New species of stiletto snake capable of sideways strikes discovered in West Africa
Following a series of recent surveys in north-western Liberia and south-eastern Guinea, an international team of researchers found three stiletto snakes which were later identified as a species previously unknown to science.
The discovery, published in the open-access journal Zoosystematics and Evolution by the team of Dr. Mark-Oliver Roedel from the Natural History Museum, Berlin, provides further evidence for the status of the western part of the Upper Guinea forest zone as a center of rich and endemic biodiversity.
Curiously, stiletto snakes have unusual skulls and venom delivery system, allowing them to attack and stab sideways with a fang sticking out of the corner of their mouths. While most of these burrowing snakes are not venomous enough to kill a human—even though some are able to inflict serious tissue necrosis—this behaviour makes them impossible to handle using the standard approach of holding them with fingers behind the head. In fact, they can even stab with their mouths closed.
The new species, called Atractaspis branchi or Branch's Stiletto Snake, was named to honor to the recently deceased South African herpetologist Prof. William Roy (Bill) Branch, a world leading expert on African reptiles.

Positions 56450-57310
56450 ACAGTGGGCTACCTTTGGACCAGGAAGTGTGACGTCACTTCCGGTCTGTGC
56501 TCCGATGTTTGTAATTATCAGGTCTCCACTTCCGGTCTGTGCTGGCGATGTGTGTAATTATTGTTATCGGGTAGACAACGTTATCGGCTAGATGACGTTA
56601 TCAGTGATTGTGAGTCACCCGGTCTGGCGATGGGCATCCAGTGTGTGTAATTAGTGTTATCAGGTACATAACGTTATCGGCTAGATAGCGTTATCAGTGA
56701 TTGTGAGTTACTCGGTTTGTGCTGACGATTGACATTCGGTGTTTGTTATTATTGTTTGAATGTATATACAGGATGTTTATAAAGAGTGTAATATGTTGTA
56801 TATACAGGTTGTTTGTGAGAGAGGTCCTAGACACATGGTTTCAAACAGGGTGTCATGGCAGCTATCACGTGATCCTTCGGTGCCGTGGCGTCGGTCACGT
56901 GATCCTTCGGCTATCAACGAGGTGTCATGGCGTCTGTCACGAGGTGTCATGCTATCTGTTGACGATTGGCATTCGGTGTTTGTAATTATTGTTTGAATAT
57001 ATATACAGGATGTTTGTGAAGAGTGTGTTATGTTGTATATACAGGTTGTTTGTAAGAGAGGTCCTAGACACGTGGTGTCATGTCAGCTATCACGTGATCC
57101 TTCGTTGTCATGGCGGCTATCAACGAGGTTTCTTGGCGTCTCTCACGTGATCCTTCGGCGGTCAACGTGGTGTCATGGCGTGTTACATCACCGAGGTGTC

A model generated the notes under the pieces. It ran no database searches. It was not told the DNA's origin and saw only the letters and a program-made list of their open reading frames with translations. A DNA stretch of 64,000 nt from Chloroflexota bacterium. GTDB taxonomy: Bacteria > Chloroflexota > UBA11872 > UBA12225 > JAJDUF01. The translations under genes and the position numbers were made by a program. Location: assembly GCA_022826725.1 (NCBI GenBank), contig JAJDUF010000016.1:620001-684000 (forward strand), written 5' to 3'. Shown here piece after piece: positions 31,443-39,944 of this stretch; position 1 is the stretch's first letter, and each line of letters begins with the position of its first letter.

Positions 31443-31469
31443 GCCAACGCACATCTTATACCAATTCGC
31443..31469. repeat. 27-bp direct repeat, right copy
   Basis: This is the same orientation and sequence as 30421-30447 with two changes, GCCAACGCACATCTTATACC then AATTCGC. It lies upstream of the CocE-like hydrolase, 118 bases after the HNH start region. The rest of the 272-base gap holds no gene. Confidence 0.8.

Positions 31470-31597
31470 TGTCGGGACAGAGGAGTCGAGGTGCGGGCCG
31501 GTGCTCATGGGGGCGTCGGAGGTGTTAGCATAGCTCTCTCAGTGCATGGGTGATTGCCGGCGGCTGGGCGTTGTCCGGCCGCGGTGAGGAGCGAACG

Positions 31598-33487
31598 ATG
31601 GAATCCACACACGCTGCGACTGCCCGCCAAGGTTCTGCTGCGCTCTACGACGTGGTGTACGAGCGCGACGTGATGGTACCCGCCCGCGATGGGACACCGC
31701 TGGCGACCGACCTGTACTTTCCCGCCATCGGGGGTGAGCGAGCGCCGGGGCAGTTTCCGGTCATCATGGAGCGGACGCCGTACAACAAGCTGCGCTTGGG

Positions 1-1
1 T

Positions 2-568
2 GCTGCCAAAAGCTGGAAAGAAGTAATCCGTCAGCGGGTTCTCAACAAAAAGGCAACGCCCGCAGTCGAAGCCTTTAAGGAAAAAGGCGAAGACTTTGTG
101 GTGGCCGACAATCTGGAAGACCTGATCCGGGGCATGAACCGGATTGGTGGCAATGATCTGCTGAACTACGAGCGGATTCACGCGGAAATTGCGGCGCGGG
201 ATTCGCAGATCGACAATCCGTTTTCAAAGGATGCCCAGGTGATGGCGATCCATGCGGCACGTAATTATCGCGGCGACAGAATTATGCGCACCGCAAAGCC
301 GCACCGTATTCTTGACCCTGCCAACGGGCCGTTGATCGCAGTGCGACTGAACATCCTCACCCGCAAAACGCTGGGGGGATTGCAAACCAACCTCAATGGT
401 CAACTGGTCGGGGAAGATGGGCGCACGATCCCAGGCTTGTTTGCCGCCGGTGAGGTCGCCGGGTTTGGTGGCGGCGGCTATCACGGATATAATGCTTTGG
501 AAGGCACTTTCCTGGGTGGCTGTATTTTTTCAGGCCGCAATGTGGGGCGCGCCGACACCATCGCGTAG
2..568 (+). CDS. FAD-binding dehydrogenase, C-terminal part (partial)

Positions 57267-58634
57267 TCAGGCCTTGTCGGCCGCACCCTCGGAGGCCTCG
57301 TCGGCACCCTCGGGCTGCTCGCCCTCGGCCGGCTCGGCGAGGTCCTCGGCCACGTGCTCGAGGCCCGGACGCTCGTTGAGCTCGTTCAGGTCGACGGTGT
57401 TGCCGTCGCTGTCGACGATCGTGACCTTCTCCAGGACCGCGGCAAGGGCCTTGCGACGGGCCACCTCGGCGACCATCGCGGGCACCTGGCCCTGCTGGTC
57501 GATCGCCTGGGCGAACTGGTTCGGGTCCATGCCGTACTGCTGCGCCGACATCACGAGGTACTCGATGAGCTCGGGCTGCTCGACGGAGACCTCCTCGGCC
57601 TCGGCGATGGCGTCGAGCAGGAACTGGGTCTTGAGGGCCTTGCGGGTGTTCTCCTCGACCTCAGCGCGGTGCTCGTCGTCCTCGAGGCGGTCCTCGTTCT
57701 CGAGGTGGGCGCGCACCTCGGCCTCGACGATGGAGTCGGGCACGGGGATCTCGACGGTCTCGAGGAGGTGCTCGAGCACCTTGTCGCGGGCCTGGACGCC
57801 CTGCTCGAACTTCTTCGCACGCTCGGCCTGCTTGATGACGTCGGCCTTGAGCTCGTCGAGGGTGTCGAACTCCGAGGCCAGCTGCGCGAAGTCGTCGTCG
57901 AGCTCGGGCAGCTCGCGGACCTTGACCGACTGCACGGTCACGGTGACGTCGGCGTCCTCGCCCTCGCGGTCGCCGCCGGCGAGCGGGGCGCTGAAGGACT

The new species lives in primary rainforest and rainforest edges in the western part of the Upper Guinea forests. Branch's Stiletto Snake is most likely endemic to this area, a threatened biogeographic region already known for its unique and diverse fauna.
The first specimen of the new species was collected at night from a steep bank of a small rocky creek in a lowland evergreen rainforest in Liberia. Upon picking it up, the snake tried to hide its head under body loops, bending it at an almost right angle, so that its fangs were partly visible on the sides. Then, it repeatedly stroke. It is also reported to have jumped distances almost as long as its entire body. The other two specimens used for the description of the species were collected from banana, manioc and coffee plantations in south-eastern Guinea, about 27 km apart.
"The discovery of a new and presumably endemic species of fossorial snake from the western Upper Guinea forests thus is not very surprising," conclude the researchers. "However, further surveys are needed to resolve the range of the new snake species, and to gather more information about its ecological needs and biological properties."